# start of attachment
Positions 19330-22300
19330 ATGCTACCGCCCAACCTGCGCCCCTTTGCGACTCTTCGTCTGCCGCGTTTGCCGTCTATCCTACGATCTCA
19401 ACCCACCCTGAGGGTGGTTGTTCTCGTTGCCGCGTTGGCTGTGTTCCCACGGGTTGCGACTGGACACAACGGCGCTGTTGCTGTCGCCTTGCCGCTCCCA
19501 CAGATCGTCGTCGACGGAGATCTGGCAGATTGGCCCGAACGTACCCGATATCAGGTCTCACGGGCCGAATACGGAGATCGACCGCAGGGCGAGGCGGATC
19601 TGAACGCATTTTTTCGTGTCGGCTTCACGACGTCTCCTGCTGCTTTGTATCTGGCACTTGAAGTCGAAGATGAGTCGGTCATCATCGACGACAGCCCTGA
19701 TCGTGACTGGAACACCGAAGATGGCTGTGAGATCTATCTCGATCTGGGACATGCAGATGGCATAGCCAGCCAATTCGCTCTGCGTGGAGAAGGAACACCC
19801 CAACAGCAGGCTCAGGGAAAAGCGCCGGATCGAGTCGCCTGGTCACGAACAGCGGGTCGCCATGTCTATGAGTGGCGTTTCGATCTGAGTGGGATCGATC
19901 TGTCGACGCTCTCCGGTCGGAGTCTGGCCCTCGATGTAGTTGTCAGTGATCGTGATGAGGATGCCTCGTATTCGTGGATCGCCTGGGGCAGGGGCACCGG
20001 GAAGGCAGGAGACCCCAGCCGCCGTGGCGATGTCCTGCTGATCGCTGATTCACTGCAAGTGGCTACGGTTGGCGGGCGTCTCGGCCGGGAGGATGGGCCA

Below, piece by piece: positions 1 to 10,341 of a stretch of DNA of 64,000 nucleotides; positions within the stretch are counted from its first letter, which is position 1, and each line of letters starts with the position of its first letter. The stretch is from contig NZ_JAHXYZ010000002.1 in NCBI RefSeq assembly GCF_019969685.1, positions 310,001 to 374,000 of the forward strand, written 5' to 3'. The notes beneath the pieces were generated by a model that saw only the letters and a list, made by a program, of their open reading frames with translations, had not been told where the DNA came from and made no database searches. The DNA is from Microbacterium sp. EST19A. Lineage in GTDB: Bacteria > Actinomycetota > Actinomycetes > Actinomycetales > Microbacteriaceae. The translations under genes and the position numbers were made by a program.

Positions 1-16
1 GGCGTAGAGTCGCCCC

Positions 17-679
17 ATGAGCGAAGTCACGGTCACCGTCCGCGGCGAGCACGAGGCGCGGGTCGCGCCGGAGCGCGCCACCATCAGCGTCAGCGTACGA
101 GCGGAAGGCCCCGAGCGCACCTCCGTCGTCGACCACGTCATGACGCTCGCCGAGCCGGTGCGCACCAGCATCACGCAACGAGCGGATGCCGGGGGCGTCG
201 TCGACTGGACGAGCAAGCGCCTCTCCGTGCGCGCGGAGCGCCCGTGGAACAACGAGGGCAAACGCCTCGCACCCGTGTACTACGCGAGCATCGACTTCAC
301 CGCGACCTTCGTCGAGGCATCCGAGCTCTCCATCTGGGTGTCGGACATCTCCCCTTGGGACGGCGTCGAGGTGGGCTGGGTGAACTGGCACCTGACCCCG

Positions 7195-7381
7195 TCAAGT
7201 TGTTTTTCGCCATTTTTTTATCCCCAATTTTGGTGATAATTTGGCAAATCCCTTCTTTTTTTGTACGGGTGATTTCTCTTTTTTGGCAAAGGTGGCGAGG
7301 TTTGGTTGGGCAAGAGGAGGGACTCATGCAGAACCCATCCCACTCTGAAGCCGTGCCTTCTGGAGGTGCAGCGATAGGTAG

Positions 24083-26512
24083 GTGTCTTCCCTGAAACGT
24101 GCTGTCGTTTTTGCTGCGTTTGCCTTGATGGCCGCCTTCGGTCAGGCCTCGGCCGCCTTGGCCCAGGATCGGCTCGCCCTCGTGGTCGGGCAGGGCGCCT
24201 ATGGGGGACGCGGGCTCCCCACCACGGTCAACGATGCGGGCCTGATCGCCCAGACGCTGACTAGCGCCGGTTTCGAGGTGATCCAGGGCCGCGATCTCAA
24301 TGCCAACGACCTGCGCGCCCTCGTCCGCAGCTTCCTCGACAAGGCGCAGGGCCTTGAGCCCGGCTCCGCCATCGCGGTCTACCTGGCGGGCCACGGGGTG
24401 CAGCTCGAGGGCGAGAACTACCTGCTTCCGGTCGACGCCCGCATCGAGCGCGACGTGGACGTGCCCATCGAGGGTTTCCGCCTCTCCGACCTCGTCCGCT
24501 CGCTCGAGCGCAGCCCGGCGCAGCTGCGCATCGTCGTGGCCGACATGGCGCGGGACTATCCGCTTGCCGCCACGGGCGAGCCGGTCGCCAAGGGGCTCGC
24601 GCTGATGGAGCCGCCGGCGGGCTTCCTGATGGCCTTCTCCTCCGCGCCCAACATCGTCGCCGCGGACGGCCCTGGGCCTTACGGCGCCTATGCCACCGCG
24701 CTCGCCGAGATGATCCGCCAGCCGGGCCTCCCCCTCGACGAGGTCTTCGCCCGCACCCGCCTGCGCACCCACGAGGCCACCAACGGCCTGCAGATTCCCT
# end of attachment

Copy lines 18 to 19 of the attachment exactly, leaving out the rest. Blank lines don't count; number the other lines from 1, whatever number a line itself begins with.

Positions 7195-7381
7195 TCAAGT